South Bay Small Businesses Just Got More Time to Pay Back Rent

Santa Clara County extended its eviction protections for small businesses, giving tenants more time to pay back rent due to financial losses caused by the Covid-19 pandemic.

Small businesses now have until March 31, 2021, to begin repaying back rent after the Board of Supervisors agreed to extend the local eviction moratorium, which was originally set to expire on Nov. 20.

Santa Clara County, which adopted the ordinance on March 24, last amended the law on Aug. 25 “to include anti-waiver language consistent with existing law so that any waiver of rights by a tenant guaranteed by the county’s eviction moratorium is void as contrary to public policy,” according to a memo from County Counsel James Williams.

Small businesses’ rent reprieve comes as coronavirus cases are spiking in the region and some Bay Area counties begin to bring back certain restrictions on non-essential businesses to help “bend the curve” of the infections.

Santa Clara County, meanwhile, has been one of the more conservative jurisdictions in the state when it comes to easing up on coronavirus-related restrictions. It was slower than many of its neighboring counties to allow people to shop and dine with limited capacity indoors, for instance.

County officials say the best way to avoid restrictions being put back in place is for both residents and businesses to follow the guidelines set out by health officials. Businesses that don’t follow local health rules can also be fined.

The move follows Gov. Gavin Newsom’s executive order in March allowing local government to institute moratoriums for residential and commercial evictions through May 31, 2020. While Newsom signed a new state law in August to protect residential tenants, he’s left local jurisdictions in charge of enacting eviction moratoriums for small business tenants by extending his original executive order through March 31, 2021.

Santa Clara County took him up on that offer last week.

Small business tenants in the county now have up to six months after the moratorium ends to pay back at least 50 percent of past-due rent and a year after it ends to pay back past-due rent in full. According to the county’s website, civil fines, monetary damages and injunctive relief can be imposed on landlords who don’t abide by the county law.

Visit the county’s website for more information on the county’s eviction moratorium. 

Grace Hase is a staff writer for San Jose Inside and Metro Silicon Valley. Email tips to [email protected]. Follow her on Twitter at @grace_hase. Or, click here to sign up for text updates about what she’s working on.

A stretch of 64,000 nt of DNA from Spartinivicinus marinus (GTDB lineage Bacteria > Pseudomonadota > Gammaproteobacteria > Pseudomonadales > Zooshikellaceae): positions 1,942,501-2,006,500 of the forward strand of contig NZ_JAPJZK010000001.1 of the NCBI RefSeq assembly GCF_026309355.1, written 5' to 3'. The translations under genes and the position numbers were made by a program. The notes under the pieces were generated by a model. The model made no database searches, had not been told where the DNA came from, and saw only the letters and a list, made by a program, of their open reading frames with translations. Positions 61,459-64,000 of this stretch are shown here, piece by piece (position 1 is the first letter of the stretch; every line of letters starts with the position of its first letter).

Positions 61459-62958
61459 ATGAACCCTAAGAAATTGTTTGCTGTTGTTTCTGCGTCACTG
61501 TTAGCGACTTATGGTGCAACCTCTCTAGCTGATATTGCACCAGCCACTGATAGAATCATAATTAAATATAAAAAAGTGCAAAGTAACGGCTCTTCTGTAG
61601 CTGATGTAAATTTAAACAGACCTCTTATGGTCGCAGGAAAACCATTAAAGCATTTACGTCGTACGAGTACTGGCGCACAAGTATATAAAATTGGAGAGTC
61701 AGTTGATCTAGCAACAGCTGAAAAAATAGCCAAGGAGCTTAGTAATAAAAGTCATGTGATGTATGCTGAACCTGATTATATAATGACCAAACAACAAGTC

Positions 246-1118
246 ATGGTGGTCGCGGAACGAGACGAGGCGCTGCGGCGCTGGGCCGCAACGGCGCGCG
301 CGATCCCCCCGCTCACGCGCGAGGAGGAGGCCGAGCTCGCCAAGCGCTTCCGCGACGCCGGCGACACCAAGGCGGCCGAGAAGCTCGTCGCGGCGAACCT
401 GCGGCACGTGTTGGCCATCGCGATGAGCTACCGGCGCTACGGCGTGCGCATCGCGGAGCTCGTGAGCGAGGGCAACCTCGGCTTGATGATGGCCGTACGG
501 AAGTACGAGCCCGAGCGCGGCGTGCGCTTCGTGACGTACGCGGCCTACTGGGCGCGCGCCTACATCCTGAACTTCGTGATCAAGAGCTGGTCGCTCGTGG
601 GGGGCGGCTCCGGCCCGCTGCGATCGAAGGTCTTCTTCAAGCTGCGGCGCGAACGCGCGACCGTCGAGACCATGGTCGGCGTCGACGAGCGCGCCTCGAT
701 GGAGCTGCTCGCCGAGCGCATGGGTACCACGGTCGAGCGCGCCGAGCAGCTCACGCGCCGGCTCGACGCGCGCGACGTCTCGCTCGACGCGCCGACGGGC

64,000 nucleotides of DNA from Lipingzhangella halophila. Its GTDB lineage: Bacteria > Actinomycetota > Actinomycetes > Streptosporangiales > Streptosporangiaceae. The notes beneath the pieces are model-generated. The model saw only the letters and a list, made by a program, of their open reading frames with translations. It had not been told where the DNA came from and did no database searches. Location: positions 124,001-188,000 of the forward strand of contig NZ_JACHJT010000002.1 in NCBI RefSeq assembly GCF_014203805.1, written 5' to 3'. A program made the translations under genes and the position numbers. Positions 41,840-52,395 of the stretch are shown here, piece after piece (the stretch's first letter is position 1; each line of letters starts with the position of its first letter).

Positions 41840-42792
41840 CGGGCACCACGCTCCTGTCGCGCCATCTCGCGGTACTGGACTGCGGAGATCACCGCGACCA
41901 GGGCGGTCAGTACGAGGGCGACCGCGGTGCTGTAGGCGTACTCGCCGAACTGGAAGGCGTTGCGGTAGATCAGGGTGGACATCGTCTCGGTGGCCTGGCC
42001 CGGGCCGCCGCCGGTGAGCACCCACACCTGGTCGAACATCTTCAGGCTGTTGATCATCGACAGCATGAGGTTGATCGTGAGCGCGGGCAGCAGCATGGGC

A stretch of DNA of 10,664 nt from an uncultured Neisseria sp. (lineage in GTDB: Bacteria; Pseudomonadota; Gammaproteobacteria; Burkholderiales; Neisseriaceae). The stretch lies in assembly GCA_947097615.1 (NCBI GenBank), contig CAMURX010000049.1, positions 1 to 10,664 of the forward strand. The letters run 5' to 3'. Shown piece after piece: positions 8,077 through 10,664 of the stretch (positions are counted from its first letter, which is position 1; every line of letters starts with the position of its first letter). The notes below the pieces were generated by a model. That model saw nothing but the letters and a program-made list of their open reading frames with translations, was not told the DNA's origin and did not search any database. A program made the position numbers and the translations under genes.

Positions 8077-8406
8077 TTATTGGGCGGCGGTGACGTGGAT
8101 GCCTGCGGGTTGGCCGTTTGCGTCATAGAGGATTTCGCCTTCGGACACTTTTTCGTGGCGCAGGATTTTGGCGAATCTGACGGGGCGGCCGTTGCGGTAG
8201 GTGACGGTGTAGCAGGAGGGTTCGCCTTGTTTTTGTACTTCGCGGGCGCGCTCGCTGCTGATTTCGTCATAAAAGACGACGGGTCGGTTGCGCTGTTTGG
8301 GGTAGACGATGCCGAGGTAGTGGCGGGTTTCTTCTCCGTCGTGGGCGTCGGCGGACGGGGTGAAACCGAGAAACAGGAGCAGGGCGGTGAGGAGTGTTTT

8 Comments

  1. Youre so wonderful Santa Clara County.
    But what if you’re late paying your property tax? Hmmm? What then? Hmmm?
    Is our county so generous with “THEIR” money? No. The late payment penalties continue to be draconian and if our oh so magnanimous County was a private business they’d be charged with usury.
    Yet these public “servants” preen and pose and strut around and act as if they’re the reincarnation of Mother Teresa as they pad their pensions with extorted tax dollars.

  2. Everyone else is supposed to pay for your sins.

    You let my son get molested to get $80,000 in gold to be placed into trust.

  3. Ben, I think you need to write an opinion piece and lay out the whole story, really. These little bits are hard to follow, but it does sound awful.

    On a side note, how is any of this remotely legal. I get the residential stuff, well I don’t but what are you gonna do, but the commercial stuff is a joke.

  4. Numerous small, family and local owned businesses have already closed permanently, despite this local eviction moratorium. Why exactly is that, our supervisors thought this would prevent this from happening, and yet its happened repeatedly.

    This news outlet needs to interview of few of these business owners to understand why, despite this feel good ordinance, these local businesses still collapsed under the most unjustified shutdown in history. The shutdown was originally to prevent a spike in hospitalizations that would overwhelm the system, and it was successful at that in the first 3 months. But then it evolved into eliminating the virus, a far different purpose.

  5. If a business has shut down as a result of fraud or facilitation of child molestation, then any such complaint that served as an impetus is just.

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